A Room With A View of the Ocean
Zagreb, Croatia (Lauba Art House)
29 June – 20 August 2017
Following a survey exhibition at the Gallery at the Canada Embassy in Trafalgar Square, London, Andrew Salgado and Beers London announced a huge solo show in Croatia, entitled A Room With a View of The Ocean, which was as much a bold leap into conceptual art as it is a firm reminder of his prowess and skill as one of the UK’s leading young figurative painters.
I need to be alone. I need to ponder my shame and my despair in seclusion; I need the sunshine and the paving stones of the streets without companions, without conversation, face to face with myself, with only the music of my heart for company.
– Henry Miller, Tropic of Cancer
A Room With a View of the Ocean has enabled him to undertake a more playful and abstract approach. Capitalizing on Lauba’s 13,000sqft space, the narrative includes nearly 70 individual artworks, created over seven months, including a variety of site-specific installations. The resulting installation is a slightly hallucinogenic, immersive multimedia landscape, complete with furniture, video projection, and ethereal soundscapes. The wotks include textile-art, including hand-dyed, and hand-stitched canvas as a structural and formative technique. Salgado is fascinated with how we experience and interact with something tangible and emotive. As our desire for provenance and knowledge increases, immersion becomes a physical connection between real and imagined worlds.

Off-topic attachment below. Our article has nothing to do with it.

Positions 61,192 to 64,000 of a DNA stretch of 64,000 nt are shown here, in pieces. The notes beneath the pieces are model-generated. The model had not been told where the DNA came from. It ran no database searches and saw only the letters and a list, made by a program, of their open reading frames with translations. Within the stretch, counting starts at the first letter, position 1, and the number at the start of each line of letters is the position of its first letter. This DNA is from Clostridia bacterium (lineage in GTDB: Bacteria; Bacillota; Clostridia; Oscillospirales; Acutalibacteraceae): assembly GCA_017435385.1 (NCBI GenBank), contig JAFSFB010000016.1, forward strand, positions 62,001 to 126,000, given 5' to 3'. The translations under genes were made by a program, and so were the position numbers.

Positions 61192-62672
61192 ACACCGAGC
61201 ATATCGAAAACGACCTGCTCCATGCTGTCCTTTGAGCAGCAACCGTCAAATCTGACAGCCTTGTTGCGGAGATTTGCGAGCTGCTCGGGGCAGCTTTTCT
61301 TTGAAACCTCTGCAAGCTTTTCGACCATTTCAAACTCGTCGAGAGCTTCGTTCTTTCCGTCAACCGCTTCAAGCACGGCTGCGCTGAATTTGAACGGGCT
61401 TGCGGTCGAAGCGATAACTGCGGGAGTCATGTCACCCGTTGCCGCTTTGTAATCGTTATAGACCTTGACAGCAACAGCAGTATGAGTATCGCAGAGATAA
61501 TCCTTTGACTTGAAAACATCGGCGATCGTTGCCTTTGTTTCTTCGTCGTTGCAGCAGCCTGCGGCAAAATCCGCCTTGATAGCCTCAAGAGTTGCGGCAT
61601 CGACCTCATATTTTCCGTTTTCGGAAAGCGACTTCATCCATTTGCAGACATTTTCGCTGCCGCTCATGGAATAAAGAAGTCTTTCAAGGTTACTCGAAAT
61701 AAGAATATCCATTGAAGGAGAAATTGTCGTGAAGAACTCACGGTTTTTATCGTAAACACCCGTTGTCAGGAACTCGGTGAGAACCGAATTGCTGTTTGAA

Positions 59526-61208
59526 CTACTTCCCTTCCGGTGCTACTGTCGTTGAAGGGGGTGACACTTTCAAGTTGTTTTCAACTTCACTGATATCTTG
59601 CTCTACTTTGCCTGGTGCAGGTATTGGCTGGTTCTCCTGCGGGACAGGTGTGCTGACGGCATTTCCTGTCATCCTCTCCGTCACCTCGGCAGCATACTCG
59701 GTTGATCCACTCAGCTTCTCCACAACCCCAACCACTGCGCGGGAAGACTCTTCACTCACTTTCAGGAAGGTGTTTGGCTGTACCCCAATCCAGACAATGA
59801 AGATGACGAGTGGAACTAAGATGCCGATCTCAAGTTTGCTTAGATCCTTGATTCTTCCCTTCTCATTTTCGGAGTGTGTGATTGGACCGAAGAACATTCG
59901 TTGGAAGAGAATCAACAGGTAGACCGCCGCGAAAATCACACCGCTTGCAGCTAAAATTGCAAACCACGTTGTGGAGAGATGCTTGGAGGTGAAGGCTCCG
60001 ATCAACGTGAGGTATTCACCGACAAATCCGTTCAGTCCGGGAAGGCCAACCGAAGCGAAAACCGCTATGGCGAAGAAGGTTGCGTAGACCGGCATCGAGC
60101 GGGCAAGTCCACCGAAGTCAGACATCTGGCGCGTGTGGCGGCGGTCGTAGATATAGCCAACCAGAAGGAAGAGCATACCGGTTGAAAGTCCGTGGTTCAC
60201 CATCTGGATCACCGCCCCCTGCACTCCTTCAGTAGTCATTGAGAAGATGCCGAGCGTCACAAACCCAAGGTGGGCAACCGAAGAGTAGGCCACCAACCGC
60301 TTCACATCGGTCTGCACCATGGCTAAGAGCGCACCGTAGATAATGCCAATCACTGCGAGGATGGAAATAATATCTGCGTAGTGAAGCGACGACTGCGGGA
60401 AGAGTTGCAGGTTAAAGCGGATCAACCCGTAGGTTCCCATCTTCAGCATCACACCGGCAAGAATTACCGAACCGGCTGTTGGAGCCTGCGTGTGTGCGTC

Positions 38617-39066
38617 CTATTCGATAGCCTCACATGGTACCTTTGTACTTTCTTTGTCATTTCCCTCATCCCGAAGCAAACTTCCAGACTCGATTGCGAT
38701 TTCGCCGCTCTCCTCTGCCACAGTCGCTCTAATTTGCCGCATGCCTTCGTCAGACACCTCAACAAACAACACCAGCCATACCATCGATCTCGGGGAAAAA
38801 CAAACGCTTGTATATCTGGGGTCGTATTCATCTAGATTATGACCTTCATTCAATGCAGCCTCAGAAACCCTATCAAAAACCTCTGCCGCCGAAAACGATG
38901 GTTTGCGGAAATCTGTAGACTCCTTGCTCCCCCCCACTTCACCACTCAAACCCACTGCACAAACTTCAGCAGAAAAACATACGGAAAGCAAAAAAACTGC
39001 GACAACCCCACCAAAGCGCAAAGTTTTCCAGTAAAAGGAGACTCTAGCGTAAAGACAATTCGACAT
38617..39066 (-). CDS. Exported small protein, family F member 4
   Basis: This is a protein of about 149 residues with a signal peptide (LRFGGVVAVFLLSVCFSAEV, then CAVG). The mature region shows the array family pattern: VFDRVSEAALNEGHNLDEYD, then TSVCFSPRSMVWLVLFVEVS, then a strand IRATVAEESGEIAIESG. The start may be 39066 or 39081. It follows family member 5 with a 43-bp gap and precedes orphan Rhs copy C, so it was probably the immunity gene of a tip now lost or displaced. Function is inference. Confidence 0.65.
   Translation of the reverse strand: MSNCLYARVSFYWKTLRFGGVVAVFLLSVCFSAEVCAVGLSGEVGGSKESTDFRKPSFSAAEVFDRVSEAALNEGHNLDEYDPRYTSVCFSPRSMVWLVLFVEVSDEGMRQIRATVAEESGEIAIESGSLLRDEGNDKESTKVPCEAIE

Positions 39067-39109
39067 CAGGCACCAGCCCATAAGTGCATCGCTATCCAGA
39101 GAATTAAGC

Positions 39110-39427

Salgago presented works on paper as well as sculpture and furniture, namely a “lemon-yellow patchwork sofa”. In the penultimate room, Salgado has painted 24 individual copies Albert Camus’ seminal novel The Outsider, a book which itself has two titles and lends itself to conflicting political transatlantic interpretations. Perhaps most interesting is the recreation of ‘an ocean’, complete with artificial beach and sun-loungers, as well as an 8metre projection of the ocean, created off the Western Cape of South Africa. A Room with a View of the Ocean challenges our expectations of figurative art and also what we come to expect from a single body of work by an artist. “It’s simple really,” he says, “I want them to feel like they’re inside the work.”